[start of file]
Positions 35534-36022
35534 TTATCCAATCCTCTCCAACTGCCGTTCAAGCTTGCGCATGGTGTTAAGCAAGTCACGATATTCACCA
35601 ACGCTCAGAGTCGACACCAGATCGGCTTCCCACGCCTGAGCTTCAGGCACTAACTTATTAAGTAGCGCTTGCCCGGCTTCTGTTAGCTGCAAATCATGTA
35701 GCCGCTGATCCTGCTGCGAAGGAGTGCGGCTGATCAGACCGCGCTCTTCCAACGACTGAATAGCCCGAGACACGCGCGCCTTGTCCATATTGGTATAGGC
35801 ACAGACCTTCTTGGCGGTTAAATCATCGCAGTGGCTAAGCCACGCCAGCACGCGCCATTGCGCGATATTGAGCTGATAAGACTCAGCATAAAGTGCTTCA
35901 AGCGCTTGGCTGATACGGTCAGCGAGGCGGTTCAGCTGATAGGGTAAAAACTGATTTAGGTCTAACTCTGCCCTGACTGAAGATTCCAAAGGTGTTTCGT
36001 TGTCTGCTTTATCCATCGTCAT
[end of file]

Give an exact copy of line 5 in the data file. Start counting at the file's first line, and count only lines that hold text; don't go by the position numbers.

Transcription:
35801 ACAGACCTTCTTGGCGGTTAAATCATCGCAGTGGCTAAGCCACGCCAGCACGCGCCATTGCGCGATATTGAGCTGATAAGACTCAGCATAAAGTGCTTCA